4:6 But He gives more Grace. Therefore He says: "God resists the proud, But gives Grace to the humble."
Having clearly identified the root cause of conflicts and turbulences in a Christian's life, James directs the believer to the redeeming hope of God's restorative Grace. This Grace is given abundantly to those who humble themselves and receive God's gift of restoration. But those who strive to satisfy their selfish ambitions remain in disharmony with God. God is gracious and Just. He restores the humble and the penitent. But He chastens the arrogant and the proud, and holds them accountable.
God is pleased with a humble heart and a contrite spirit. His Grace abounds toward such. James exhorts us to humble ourselves before God and receive His Grace instead of continuing to harvest pride's bitter fruit. Be humble and receive God's gracious restoration instead of continuing to suffer turbulent life. To be humble before God is to reject the flesh and receive God's favor. To reject pride and arrogance is to flourish in the Glory of God.
The closing verses of James chapter Three outline the characteristics of the mature Christian whose life personifies a Spirit-given wisdom. But chapter Four opens with the description of the adulterous Christian whose life is characterized by unfaithfulness, turmoil, strife, pride, and immaturity. The question before us is then: Which of these two wisdoms best describes our individual lives, our communities, and our churches? Are we in a state of confusion and strife, or, at peace in God in our own hearts and with one another?
If a chronic infighting persists, then we remain mired in the snares of the old nature. We are not anchored in the wisdom from God. We live deprived of the joy of our salvation. Instead of peace, there is strife. Instead of gentleness, there is conflict. Instead of mercy and righteous fruits in our service, love, and care toward one another, there is lust, murder, covetousness, and selfishness. Instead of being humble, we are proud, condescending, and arrogant. Instead of loving and giving, we are selfish and greedy. Such conflicts plague Christian fellowship because they feed upon the selfish desires within us.
James is talking to the Body of Christ, individual believers who are called to be the building blocks of the church. Regrettably, his observations expose the disunion caused by our infightings and our inability to come together as one with the singleness of Mind and Body headed by Jesus Christ.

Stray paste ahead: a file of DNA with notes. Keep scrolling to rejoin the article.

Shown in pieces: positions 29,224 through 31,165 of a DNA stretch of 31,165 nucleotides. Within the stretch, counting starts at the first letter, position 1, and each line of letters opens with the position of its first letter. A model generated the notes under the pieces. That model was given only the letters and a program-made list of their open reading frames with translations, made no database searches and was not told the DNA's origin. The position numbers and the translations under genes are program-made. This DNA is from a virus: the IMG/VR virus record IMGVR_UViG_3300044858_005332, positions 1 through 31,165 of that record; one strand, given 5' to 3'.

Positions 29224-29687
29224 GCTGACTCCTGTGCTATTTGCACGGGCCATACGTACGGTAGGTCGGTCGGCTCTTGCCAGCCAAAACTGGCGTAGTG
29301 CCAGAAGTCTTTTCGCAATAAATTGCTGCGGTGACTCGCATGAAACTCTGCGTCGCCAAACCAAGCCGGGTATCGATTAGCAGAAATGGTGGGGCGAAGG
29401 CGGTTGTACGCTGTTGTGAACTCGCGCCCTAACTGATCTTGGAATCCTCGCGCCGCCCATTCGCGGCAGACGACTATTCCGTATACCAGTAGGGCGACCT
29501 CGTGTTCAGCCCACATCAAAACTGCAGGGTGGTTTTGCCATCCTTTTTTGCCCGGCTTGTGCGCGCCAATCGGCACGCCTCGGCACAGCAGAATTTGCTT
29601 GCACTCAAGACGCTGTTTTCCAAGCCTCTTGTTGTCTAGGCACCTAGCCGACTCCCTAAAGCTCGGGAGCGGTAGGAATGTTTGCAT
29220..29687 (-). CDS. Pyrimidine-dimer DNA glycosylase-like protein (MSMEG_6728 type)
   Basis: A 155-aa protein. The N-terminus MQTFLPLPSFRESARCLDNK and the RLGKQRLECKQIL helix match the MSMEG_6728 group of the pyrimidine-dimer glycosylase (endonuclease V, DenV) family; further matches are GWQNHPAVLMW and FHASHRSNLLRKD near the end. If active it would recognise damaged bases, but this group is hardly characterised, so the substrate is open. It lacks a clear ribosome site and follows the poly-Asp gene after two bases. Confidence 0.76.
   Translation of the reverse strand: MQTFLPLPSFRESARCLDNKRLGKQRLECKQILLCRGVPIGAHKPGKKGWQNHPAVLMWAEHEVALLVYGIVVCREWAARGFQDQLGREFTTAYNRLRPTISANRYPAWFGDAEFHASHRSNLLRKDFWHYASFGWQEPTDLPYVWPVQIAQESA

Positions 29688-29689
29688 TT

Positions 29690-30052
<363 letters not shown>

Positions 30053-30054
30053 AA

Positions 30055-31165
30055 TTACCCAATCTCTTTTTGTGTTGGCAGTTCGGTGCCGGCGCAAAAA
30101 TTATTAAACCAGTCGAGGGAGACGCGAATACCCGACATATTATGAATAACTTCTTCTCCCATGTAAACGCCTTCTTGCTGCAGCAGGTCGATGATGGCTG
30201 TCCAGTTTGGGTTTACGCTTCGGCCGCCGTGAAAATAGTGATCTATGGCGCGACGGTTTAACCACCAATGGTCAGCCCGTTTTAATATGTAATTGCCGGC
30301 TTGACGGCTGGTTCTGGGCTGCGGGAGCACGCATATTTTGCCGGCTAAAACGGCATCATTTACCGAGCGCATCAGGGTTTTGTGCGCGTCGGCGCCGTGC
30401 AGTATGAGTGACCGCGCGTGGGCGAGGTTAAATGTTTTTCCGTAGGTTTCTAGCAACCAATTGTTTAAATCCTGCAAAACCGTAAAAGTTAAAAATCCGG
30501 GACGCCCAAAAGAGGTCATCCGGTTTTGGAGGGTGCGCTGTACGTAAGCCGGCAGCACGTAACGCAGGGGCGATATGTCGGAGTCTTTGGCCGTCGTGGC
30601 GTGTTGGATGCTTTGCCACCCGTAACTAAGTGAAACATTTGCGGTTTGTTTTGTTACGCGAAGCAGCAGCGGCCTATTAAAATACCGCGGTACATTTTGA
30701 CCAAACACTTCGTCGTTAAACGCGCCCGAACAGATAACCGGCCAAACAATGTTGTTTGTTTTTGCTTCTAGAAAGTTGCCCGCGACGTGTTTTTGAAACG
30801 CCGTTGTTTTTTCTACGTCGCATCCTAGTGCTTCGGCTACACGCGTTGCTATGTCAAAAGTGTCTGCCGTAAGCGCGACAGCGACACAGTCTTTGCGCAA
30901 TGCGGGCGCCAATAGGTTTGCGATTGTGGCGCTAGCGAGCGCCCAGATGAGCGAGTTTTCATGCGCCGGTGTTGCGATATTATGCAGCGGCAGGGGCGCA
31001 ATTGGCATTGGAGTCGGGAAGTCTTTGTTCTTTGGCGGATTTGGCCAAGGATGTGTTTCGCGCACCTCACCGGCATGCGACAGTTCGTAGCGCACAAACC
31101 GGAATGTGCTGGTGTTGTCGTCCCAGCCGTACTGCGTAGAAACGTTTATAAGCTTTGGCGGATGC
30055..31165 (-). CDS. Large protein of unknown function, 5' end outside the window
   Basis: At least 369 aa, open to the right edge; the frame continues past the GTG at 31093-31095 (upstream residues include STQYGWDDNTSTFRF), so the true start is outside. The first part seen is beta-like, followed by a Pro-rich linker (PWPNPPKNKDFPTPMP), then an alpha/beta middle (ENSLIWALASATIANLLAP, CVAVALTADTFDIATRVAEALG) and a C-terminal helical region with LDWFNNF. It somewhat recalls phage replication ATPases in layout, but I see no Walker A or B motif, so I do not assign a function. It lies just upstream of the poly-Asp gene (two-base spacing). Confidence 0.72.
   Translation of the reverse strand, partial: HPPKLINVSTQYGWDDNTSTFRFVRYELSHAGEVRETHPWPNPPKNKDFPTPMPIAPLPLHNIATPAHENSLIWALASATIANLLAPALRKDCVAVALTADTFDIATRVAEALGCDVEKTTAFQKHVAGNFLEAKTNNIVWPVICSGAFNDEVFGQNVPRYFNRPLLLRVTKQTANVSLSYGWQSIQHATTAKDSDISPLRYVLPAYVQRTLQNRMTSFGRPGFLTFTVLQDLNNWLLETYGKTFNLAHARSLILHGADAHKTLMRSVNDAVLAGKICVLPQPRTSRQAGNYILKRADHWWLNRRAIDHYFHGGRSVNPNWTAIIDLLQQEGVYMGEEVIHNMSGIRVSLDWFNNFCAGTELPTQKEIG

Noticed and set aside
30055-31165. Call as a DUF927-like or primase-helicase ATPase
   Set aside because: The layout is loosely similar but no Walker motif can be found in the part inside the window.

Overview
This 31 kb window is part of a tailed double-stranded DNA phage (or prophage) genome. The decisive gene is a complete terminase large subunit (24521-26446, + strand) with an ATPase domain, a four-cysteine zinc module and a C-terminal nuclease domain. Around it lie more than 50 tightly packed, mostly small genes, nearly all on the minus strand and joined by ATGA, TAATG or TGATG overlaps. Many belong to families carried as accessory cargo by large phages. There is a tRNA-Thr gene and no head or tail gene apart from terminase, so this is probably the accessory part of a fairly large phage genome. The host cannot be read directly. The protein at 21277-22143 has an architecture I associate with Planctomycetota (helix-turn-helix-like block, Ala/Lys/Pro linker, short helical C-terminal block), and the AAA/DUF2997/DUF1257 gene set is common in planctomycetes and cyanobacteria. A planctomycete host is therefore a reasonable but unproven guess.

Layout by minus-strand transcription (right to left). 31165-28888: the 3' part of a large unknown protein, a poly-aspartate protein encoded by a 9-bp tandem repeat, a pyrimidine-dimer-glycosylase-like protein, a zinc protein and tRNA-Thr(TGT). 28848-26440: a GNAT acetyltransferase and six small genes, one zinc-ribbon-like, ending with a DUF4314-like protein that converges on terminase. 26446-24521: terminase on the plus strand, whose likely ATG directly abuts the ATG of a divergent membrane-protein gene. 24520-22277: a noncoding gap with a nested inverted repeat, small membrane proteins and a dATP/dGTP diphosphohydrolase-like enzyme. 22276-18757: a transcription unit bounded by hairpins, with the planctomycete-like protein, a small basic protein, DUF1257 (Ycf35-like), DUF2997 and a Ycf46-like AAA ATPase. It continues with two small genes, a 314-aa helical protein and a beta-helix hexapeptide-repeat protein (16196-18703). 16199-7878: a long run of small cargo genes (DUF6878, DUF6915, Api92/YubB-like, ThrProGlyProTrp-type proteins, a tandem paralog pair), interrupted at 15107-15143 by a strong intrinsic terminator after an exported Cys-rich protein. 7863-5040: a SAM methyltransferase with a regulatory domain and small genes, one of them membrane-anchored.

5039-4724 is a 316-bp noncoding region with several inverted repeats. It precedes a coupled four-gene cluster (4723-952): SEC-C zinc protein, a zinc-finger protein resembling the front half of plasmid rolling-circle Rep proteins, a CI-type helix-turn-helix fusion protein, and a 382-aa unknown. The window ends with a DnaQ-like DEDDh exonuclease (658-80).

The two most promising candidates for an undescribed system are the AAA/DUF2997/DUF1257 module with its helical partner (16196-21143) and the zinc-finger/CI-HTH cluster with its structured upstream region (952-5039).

We are held together by one Body, one Head, one Cornerstone, one Spirit, one Lord, one Savior, one Faith, one Baptism, one Hope, one Calling, one Truth, one Life, one Love, one Peace, one Destiny, one Forgiveness, one Promise, one Cross, one Resurrection, one Father, one God—all from God in Jesus Christ. But the evidence is plain for all to see. The indictment is legitimate. Much of the Christian community reflects a chronic self-serving carnality that James describes in this passage. We have become like those who make the world their friend and draw away from God as if He is their enemy. It seems we have taken our cue from the wrong source, our old nature.
As Christians, we must realize that salvation is not confined just to the security of our eternal home. We should not view it simply as a destiny-insurance. There is a new life that must be lived here on earth for Christ, by Christ, and in Christ for the glory of God. To live-on as the redeemed child of god is to be steadily sanctified individually by the Holy Spirit. To live as the child of God is to let the Fruit of the Spirit in us obliterate the ungodly traits of the old nature. To the Christian, to live is Christ, and to die to the old nature is gain.Then, instead of being willful infighters, we will be transformed peacemakers. Instead of being disagreeable factions, we will be constructive partners of faith. Instead of being contentious rivals, we will be supportive pilgrims. Instead of pursuing selfish ends, we will be givers, sharing what we have received from our Father in heaven. Instead of being nominal Christians, we will be real believers, with real life in Christ, and real testimony in Truth. We will draw near to God and He will be closer to us. He will make us humble, agreeable, and content in Him.